This delicious fruit may affect how your medicine works.

Medical knowledge is the accumulation of aggregated learning, research, and observations. Research can be systematic, but discoveries can be also be serendipitous. I was thinking about serendipity and pharmaceuticals when I heard that Canadian pharmacist/pharmacologist David Bailey had recently died. Bailey made an unexpected discovery about drug metabolism and how food can profoundly affect the delivery of drugs into the body.

In the early 1990s I was completing a hospital residency program in London, Ontario. My residency supervisor told me about a surprising finding made by a PhD researcher who had been working with the pharmacy department. David Bailey was trying to determine if the absorption of a new antihypertensive medication, felodipine, was affected by alcohol. This was a double-blind test, so Bailey needed to mask the alcohol. He tried different liquids, but ultimately found grapefruit juice was the most successful beverage. The results were surprising. He found that felodipine levels dramatically exceeded predicted levels, which was hypothesized to have potentially been caused by an interaction between the felodipine and the grapefruit juice – a drug-food interaction which had not been previously identified.

Bailey’s next experiment was on himself. He took a dose of felodipine and drew blood levels. The next day he took the same dose, with grapefruit juice. He could soon feel the effects of rapidly lower blood pressure, and the blood levels of felodipine confirmed that something odd was happening. A subsequent small clinical trial (now with almost 800 citations) showed that this effect was substantial, reproducible, and appeared to be limited to grapefruit juice (orange juice had no similar effect). Until this point, no serious interactions between drugs and food had been shown.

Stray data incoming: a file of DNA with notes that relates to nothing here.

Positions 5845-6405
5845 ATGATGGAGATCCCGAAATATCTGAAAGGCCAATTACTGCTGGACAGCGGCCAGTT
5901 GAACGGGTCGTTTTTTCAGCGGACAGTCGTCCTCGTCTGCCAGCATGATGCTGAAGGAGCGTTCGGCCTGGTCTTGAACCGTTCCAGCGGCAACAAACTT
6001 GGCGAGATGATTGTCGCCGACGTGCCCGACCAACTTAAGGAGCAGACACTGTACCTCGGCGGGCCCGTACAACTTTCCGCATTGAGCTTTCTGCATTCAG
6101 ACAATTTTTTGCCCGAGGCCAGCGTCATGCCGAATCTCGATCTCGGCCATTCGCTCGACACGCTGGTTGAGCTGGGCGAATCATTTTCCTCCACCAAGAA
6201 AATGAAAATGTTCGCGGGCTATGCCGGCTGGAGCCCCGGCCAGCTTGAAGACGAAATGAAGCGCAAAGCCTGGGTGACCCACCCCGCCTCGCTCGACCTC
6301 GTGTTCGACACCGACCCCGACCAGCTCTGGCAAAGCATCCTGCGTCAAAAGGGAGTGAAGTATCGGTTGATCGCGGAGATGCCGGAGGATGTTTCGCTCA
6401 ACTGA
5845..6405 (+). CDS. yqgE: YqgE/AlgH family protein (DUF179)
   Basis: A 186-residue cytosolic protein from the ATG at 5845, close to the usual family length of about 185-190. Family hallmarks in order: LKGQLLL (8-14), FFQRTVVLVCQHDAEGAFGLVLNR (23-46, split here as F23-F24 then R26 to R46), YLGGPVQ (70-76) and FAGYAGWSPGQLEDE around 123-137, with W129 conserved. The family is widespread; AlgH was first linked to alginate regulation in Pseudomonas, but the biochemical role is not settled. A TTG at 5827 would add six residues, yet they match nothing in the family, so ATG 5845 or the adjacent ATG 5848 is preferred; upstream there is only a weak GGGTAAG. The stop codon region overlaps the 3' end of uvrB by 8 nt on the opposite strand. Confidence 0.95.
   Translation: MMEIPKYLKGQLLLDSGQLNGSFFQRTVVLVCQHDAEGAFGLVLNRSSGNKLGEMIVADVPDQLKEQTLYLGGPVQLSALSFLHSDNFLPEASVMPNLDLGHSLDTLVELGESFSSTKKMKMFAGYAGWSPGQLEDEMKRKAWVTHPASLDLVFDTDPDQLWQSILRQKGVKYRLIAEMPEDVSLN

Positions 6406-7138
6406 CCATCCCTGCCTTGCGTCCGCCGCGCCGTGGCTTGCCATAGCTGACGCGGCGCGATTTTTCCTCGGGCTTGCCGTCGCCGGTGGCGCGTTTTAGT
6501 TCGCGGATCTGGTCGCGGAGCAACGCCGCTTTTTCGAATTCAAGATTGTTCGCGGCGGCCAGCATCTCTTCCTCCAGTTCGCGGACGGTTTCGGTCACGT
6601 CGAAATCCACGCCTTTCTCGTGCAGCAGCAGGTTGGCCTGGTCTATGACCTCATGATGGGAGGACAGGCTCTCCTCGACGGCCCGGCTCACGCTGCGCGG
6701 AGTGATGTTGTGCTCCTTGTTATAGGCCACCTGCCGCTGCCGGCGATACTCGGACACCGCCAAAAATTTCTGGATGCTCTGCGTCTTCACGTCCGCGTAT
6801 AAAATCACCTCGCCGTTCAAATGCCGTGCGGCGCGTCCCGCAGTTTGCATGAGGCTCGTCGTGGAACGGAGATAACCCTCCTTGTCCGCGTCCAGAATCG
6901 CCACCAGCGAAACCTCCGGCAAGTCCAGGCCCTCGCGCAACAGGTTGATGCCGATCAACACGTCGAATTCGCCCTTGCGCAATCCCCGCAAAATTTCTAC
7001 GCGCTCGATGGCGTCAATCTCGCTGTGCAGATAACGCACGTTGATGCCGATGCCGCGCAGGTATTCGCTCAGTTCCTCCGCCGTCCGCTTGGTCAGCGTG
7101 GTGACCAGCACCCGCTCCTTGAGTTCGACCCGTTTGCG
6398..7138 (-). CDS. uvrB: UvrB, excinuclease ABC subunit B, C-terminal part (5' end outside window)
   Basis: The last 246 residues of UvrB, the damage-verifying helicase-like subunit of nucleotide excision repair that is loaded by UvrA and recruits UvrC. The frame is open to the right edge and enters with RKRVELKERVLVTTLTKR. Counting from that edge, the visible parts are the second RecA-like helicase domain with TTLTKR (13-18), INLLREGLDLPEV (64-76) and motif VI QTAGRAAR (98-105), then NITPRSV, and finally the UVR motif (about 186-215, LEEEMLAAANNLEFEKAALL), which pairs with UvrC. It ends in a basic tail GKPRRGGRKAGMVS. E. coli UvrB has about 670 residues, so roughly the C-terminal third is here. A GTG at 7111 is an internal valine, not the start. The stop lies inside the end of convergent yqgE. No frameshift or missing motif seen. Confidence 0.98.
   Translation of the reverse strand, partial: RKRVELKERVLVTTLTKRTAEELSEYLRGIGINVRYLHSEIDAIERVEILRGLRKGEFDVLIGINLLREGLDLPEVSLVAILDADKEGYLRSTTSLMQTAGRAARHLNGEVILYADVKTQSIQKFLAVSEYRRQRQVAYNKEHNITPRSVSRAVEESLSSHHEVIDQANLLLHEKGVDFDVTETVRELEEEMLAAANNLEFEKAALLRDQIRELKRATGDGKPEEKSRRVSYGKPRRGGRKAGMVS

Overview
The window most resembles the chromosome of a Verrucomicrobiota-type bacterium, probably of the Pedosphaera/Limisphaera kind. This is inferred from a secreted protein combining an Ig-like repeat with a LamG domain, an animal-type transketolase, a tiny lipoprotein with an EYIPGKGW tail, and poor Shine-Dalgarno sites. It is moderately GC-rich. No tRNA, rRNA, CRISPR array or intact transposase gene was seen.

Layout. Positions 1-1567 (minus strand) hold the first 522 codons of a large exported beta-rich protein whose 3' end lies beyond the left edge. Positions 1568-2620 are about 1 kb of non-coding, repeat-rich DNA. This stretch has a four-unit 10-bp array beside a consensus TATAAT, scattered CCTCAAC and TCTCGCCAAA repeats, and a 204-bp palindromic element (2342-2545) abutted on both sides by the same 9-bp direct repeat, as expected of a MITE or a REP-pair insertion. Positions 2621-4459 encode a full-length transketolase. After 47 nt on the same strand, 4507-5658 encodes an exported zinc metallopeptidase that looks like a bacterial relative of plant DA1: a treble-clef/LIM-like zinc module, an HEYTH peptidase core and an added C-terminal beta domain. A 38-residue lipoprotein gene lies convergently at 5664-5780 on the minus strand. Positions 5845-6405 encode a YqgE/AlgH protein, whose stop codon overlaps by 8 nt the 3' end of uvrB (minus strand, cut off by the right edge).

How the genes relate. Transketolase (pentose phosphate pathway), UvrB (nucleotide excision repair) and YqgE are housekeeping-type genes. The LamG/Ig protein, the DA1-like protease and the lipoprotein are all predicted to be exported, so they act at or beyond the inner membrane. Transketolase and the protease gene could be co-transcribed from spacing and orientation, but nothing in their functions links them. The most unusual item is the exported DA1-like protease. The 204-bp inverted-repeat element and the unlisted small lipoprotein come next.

The grapefruit-drug interaction that had been discovered was the pivot for Bailey’s entire research career from that point onwards. Bailey had grown up as an exceptional track and field athlete and was the first Canadian to run a sub-4-minute mile. As a pharmacist and then PhD researcher, he didn’t plan to spend his career exploring drug-food interactions. But after this discovery, he turned his research lens on this phenomenon. His team in London went on to study this phenomenon extensively.

How does grapefruit juice affect drug metabolism?

During absorption, a drug can be substantially inactivated by enzymes line CYP3A4. Further inactivation can then occur in the liver, before the drug is even available in the bloodstream to have an effect.

The body has a number of mechanisms to deal with unwanted chemicals that might be ingested. Drug metabolism is the conversion of a drug to an inactive form that can be excreted, usually in the urine. The most common pathway for drug metabolism is what’s called “cytochrome P450“. One enzyme, called cytochrome P450 3A4 inactivates many drugs we consume. This enzyme is found in cells that line the small intestine and colon, as well as the liver. This means that for drugs that we take orally, a substantial percentage of the dose taken may be eliminated in the intestines and then the liver. In the case of felodipine, the drug Bailey had first studied, the bioavailability (amount available to the body to have a drug-like effect) is only 15% of the dose actually consumed. Because it has low bioavailability, anything that affects the action of the 3A4 enzyme may change the amount of felodipine that reaches the bloodstream.